Getting supply and demand right not always good for carriers
It seems container lines will be forced to send vessels back to lay-up in the fourth quarter as demand drops off.
So what is going on in the major trades? Forwarders say there has been no peak season and container lines are heading for some major overcapacity because of excess tonnage being brought in from lay-up and from newbuilding deliveries.
Shipping lines, on the other hand, say there has been a peak season, a very healthy one, but because of the addition of extra capacity there has not been the usual space constraints, cargo rolling and high peak season surcharges, so the peak season has slipped under the radar.
What is impossible to dispute is the huge increase in cargo volumes over the past few months that have seen ships sailing with load factors of more than 90 percent. July’s container throughput at mainland ports grew by 23 percent, leading to impressive traffic through the West Coast ports from Seattle to the Los Angeles-Long Beach complex, and from Antwerp to Rotterdam and Hamburg.
So it seems that largely against tradition the carriers got the supply-demand prediction right this year, not an easy task when most trade forecast reports were prefaced with the words “don’t hold us to this …”, or “how the heck should we know …”.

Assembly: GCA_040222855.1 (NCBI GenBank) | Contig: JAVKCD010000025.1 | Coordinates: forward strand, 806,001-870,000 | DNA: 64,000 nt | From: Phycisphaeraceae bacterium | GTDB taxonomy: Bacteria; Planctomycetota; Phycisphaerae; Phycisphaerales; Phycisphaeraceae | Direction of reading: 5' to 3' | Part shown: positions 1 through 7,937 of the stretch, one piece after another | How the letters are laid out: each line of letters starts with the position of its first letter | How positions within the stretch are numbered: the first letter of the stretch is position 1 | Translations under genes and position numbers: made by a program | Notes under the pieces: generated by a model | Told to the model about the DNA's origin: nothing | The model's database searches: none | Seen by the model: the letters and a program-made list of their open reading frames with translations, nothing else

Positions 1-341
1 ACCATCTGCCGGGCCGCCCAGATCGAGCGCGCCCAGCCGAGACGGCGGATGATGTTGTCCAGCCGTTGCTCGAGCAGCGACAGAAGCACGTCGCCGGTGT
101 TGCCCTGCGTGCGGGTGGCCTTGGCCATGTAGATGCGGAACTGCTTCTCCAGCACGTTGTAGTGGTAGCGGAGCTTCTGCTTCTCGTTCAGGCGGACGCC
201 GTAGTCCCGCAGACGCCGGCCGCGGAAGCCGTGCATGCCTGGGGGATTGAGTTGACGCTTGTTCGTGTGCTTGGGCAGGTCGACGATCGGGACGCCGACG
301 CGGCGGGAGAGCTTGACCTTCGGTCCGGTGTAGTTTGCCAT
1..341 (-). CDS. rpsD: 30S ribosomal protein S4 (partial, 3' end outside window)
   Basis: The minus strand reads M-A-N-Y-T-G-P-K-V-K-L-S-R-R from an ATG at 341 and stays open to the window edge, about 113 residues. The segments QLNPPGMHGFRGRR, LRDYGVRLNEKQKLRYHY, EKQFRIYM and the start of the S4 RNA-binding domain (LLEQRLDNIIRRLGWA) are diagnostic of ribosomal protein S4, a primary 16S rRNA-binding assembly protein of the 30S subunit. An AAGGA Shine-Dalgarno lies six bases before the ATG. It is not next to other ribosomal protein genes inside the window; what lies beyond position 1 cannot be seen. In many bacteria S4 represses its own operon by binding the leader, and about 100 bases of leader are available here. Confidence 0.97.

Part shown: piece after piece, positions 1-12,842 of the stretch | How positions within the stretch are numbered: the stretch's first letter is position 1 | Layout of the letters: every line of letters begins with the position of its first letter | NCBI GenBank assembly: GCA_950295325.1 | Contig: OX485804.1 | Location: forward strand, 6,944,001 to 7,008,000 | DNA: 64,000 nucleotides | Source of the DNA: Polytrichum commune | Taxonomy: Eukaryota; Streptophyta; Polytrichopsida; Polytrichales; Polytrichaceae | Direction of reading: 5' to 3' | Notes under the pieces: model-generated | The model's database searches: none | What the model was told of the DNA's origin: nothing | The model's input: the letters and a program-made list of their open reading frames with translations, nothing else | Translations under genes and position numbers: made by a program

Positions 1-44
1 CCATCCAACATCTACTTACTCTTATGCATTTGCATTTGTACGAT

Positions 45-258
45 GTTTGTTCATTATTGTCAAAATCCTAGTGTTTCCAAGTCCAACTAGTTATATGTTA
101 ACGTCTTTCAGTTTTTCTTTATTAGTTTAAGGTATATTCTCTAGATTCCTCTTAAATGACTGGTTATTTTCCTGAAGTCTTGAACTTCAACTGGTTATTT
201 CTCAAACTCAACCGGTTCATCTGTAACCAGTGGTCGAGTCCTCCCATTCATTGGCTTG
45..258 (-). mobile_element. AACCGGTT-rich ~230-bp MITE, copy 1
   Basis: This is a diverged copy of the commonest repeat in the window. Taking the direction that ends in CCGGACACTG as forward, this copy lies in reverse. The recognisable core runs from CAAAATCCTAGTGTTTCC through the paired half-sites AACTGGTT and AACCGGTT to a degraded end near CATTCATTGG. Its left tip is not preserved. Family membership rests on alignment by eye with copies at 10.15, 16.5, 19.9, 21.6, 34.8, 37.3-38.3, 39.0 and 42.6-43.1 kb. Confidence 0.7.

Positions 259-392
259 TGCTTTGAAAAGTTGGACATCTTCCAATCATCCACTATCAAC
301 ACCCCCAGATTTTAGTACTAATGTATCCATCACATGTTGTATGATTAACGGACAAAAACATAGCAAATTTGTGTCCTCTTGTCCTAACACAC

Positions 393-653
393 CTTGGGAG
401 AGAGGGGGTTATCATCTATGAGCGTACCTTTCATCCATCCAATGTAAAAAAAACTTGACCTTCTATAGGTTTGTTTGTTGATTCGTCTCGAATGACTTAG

Unfortunately, getting the demand-supply balance right is not such a good idea. Sure, profitability increased for the carriers and they are mostly in the black, but this came as much from increasing numbers of boxes being exported as it did from increasing freight rates.
But what the lines really wanted was a shortage of capacity and the resulting opportunity to ramp up rates. The equipment shortage that had everyone freaking out a few months ago turned out to be a non-event, and the “equipment repositioning surcharge” quietly disappeared.
Vessels in lay-up created the artificial shortage of capacity for a while, but the lines were forced to bring the ships back into service to cope with the rapidly rising demand from shippers.
Now with the predictions of a serious slowdown from October, the dreaded spectre of lay-up once again hangs over the carriers. There are many very large newbuildings scheduled to come online from now until 2012 and it will take every ounce of creativity by line managers to get these ships working.
Still, the carriers will finish 2010 in a profitable state and the stronger balance sheet will leave them in a far better position to tackle the challenges of a new year and the volatility of an increasingly insane market.